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Clemente honored with dedication in PR

Memorial marker will be placed near shoreline, open to public
MLB.com @JesseSanchezMLB

SAN JUAN, Puerto Rico -- Roberto Clemente's family is sharing a time-honored and private tradition with the world for the island's greater good.

Every year on the anniversary of Clemente's tragic death in an airplane crash off the shores of Puerto Rico while attempting to deliver supplies to earthquake-ravaged Nicaragua on Dec. 31, 1972, the family gathers near Pinones in Loiza, Puerto Rico, where the accident happened, and throws flowers into the crashing waves until the petals disappear into the ocean.

SAN JUAN, Puerto Rico -- Roberto Clemente's family is sharing a time-honored and private tradition with the world for the island's greater good.

Every year on the anniversary of Clemente's tragic death in an airplane crash off the shores of Puerto Rico while attempting to deliver supplies to earthquake-ravaged Nicaragua on Dec. 31, 1972, the family gathers near Pinones in Loiza, Puerto Rico, where the accident happened, and throws flowers into the crashing waves until the petals disappear into the ocean.

Now, everyone will have the opportunity to celebrate the Hall Famer in their own way.

:: Puerto Rico Series coverage ::

On Wednesday, Major League Baseball Commissioner Rob Manfred, the Clemente family, Puerto Rico Gov. Ricardo Rossello and several special guests, including former players and current Twins and Indians players in town for the Puerto Rico Series, attended a special ceremony to unveil a memorial marker in honor of Clemente. The marker will be placed at the shoreline near the waters where Clemente's plane went down, and it will be open to the public.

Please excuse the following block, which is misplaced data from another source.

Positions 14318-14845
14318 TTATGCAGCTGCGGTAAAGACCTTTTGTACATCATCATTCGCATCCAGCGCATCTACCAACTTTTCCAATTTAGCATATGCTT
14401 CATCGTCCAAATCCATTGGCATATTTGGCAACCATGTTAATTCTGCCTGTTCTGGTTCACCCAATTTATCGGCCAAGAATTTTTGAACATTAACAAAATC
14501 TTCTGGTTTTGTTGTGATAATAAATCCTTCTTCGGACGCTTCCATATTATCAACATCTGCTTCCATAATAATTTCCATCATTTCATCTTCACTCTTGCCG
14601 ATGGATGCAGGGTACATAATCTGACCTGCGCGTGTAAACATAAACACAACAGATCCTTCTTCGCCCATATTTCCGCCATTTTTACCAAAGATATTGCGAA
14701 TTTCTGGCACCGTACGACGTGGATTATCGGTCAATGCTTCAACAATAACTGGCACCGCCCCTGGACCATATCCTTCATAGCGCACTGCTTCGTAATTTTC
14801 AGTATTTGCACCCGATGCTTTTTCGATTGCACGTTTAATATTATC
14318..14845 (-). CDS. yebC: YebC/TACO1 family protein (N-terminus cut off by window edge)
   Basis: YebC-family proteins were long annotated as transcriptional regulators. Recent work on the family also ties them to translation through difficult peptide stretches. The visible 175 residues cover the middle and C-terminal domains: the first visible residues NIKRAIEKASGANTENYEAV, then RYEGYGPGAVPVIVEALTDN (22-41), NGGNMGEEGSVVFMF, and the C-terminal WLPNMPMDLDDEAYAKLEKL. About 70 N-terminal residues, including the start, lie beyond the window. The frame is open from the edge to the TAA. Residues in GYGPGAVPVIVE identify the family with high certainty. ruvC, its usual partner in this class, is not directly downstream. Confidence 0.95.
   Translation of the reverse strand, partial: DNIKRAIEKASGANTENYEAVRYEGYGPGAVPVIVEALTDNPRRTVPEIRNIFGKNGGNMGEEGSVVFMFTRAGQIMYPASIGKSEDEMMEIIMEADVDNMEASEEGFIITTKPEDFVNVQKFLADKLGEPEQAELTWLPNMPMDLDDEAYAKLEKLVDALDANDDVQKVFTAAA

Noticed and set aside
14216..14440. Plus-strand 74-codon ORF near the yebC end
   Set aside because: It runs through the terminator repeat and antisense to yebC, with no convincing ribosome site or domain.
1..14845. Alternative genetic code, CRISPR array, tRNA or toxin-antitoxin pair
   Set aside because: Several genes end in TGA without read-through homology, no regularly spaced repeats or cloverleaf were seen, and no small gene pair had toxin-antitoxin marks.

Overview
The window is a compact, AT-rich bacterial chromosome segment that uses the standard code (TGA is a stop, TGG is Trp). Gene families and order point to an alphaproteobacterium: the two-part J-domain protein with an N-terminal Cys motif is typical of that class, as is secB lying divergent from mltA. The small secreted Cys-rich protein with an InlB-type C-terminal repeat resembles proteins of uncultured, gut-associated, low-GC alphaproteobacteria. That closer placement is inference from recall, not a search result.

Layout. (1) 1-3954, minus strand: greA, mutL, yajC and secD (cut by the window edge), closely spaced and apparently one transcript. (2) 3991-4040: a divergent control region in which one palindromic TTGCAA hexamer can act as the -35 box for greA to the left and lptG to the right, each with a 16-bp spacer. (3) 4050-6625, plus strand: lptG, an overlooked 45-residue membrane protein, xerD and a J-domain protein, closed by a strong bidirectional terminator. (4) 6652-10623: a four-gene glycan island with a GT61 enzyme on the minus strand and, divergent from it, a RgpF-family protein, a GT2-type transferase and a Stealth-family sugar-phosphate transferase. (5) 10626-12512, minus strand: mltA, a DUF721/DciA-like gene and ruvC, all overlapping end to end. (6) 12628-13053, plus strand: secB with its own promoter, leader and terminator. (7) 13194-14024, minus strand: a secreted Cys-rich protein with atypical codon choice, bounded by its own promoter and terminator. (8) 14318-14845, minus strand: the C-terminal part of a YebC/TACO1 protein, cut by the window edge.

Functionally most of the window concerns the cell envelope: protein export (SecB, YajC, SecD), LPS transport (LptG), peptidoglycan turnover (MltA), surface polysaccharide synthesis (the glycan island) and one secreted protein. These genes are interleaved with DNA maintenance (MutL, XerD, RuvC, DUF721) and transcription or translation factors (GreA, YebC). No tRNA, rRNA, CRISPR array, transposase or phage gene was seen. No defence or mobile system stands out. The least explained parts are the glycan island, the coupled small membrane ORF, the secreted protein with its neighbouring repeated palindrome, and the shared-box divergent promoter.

"It's so emotional, because for so many years we have been coming to this place and keeping it to ourselves and paying our respects, but now it's time for others to experience it with us," Roberto's son, Luis Clemente, said. "This site will become the place where fans from all across the world will be able to come and pay their respects to my father's memory. I think in this time with Puerto Rico still suffering from the devastation after Hurricane Maria, we need a lot of support and some of that can come from tourism. With this site, Dad will continue to give back to Puerto Rico."

The effort was spearheaded by members of the U.S. Congress: Luis Gutierrez, Jose Serrano and Nydia Velazquez. The marker will be placed at a later date.

"Puerto Rico has a unique place in baseball history," Manfred said. "A lot of it has to do with the great players, some of whom are here with us today, current and former players. But first among that group is Roberto Clemente, and he's first among that group not only because he was a great player, but because he was a great humanitarian. Because of the great works done by Roberto Clemente and others, our players have a long tradition of service in their communities. They do it each and every day. They are great citizens and they particularly show up in times of great need like when Hurricane Maria hit this island."

Former Major League player Eduardo Perez served as the master of ceremonies for the event. He was joined on the dais by Manfred, Rossello, Roberto's widow Vera Clemente and their sons Luis and Enrique. Cleveland teammates Francisco Lindor and Roberto Perez, Twins outfielder Eddie Rosario along with former Major League players Carlos Delgado, Bernie Williams and Javier Vazquez, who represented the MLB Players Association, were among those seated in the first few rows. Twins executive vice president and chief baseball officer Derek Falvey, Indians CEO Paul Dolan and Indians president of baseball operations Chris Antonetti were recognized. Pirates broadcaster Steve Blass, who was Clemente's teammate and one of his closest friends, was a special guest.

"Roberto Clemente, my teammate, my hero and my friend, I miss him to this day," Blass said. "There are a lot of great players and lot of great legacies, but Roberto Clemente is never removed from our consciousness, both as a baseball player and as a humanitarian."

Jesse Sanchez, who has been writing for MLB.com since 2001, is a national reporter based in Phoenix. Follow him on Twitter @JesseSanchezMLB and Facebook.